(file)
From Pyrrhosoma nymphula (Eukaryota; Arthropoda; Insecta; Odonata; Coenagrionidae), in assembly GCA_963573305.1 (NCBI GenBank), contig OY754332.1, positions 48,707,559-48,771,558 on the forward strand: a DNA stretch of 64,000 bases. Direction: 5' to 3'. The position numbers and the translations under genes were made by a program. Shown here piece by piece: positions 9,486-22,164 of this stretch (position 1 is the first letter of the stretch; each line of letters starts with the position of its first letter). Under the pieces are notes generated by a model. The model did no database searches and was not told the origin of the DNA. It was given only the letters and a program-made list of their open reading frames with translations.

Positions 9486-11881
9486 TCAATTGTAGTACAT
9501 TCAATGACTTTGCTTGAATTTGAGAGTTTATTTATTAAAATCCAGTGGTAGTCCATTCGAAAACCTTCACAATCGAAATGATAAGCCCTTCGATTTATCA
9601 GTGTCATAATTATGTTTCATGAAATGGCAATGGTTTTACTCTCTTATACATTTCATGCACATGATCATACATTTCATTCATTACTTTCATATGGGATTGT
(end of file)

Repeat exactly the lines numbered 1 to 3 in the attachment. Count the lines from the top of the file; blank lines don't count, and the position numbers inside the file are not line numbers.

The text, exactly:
From Pyrrhosoma nymphula (Eukaryota; Arthropoda; Insecta; Odonata; Coenagrionidae), in assembly GCA_963573305.1 (NCBI GenBank), contig OY754332.1, positions 48,707,559-48,771,558 on the forward strand: a DNA stretch of 64,000 bases. Direction: 5' to 3'. The position numbers and the translations under genes were made by a program. Shown here piece by piece: positions 9,486-22,164 of this stretch (position 1 is the first letter of the stretch; each line of letters starts with the position of its first letter). Under the pieces are notes generated by a model. The model did no database searches and was not told the origin of the DNA. It was given only the letters and a program-made list of their open reading frames with translations.

Positions 9486-11881
9486 TCAATTGTAGTACAT